To make sure you're keeping up, check out our previous articles on Neo4j and the Paradise Papers before reading this one!
Just a few days ago, the Pulitzer Prize-winning International Consortium for Investigative Journalists (ICIJ) released an ICIJ version of Neo4j Desktop which includes the Paradise Papers and the other Offshore Leaks graph data. This desktop package — available for Windows, Mac, and Linux — includes the Neo4j Graph Database, a Neo4j browser tool with several interactive guides explaining the dataset and providing investigative Cypher queries to run against the data.
If you’re not a developer, you can use the Paradise Papers Explorer graph application to examine the data by just searching the full dataset for shell companies and their officers without learning a new query language.
Paradise Papers Explorer: Searching for San Francisco
The interactive guide features our new Neo4j Graph Algorithms library and shows you how to perform PageRank on the graph of officers in the Paradise Papers.
Screencast of Neo4j Desktop for ICIJ
The Neo4j Graph Database, with its powerful capabilities for storing and querying connections, has been popular amongst data journalists. Now, the ICIJ demonstrates the other capabilities of the Neo4j Graph Platform, including visualization, analytics, and apps. These features can be used to make it easier for journalists, researchers and everyone else to explore and understand complex data relationships.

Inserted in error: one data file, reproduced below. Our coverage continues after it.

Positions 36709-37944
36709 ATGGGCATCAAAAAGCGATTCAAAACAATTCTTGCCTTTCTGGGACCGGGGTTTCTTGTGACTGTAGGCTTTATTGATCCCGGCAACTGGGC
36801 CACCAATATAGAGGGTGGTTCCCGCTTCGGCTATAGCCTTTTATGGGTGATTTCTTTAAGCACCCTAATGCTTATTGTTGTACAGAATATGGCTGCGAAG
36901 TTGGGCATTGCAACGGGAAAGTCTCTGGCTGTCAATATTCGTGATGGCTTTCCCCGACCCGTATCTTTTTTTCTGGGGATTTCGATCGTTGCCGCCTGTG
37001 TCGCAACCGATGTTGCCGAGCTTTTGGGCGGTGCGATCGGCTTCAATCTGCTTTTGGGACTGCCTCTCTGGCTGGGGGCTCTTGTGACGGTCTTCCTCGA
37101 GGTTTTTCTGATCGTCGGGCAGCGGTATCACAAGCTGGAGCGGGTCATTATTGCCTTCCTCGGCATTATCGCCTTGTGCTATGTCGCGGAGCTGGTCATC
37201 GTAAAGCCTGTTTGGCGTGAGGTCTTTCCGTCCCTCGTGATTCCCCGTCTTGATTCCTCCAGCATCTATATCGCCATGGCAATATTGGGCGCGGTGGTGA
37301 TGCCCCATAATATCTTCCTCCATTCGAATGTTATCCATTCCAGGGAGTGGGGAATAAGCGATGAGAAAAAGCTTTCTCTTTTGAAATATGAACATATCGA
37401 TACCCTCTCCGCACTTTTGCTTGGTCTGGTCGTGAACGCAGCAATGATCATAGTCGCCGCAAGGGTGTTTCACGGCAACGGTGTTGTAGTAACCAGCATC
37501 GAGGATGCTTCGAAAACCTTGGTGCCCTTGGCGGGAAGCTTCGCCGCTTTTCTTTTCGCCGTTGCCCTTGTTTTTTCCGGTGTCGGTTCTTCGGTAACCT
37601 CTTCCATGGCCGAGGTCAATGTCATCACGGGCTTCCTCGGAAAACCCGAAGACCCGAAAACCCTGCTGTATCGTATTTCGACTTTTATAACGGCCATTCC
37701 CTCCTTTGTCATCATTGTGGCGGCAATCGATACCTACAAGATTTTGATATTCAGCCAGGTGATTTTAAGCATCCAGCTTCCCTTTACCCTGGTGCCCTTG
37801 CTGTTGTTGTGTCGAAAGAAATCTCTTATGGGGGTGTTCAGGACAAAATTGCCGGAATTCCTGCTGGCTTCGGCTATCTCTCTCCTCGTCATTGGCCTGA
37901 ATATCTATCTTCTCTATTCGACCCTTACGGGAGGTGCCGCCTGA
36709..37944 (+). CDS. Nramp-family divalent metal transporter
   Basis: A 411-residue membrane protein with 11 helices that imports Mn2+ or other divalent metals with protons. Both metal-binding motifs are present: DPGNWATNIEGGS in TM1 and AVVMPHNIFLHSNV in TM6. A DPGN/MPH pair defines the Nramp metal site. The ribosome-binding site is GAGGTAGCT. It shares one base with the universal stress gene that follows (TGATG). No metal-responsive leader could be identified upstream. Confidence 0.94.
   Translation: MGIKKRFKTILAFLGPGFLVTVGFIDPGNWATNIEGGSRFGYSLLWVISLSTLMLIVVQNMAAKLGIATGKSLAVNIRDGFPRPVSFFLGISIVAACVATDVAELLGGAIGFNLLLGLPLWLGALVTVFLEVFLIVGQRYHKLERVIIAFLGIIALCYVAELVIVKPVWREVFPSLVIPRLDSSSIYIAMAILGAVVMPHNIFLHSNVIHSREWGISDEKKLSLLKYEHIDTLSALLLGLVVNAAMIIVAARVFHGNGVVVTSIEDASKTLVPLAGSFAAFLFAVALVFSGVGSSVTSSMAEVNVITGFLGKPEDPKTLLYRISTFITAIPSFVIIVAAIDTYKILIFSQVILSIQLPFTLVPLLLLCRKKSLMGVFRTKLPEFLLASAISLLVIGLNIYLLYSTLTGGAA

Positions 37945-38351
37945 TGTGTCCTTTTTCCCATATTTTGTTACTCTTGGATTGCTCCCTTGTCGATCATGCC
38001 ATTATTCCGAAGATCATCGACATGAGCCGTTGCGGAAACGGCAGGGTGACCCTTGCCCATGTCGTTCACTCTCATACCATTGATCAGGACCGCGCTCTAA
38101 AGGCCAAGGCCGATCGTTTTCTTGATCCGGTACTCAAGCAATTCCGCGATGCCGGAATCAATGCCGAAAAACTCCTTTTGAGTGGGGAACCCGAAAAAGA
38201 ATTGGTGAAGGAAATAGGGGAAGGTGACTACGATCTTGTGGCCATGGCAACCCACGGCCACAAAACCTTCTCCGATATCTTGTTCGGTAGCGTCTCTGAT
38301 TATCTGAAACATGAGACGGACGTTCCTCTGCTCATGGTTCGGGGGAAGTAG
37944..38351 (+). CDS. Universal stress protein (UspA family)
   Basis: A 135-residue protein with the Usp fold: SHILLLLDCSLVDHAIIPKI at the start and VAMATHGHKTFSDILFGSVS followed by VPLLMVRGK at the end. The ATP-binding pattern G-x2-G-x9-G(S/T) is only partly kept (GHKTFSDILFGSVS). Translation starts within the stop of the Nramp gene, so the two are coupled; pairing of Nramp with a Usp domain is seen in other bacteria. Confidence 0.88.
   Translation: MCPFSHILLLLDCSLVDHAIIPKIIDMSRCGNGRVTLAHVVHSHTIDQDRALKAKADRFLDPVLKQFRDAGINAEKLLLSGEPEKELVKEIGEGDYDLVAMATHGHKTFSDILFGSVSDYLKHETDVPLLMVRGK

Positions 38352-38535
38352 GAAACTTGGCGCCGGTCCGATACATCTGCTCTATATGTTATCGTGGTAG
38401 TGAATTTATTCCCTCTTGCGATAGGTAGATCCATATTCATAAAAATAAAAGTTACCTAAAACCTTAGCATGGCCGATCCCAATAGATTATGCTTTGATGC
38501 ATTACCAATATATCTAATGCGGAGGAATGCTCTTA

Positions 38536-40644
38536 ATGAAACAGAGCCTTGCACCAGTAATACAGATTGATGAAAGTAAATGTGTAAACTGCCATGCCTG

Thanks to the excellent work of the ICIJ team, including the Neo4j Connected Data Fellow Manuel Villa, for their great story highlighting the capability of graphs with this release. The ICIJ data engineer Miguel Fiandor Gutiérrez thankfully led the effort to make the data available in its raw format and as the Neo4j Desktop package. If you’re a data journalist, apply to our accelerator program if you think graphs can help turn your data into knowledge graphs.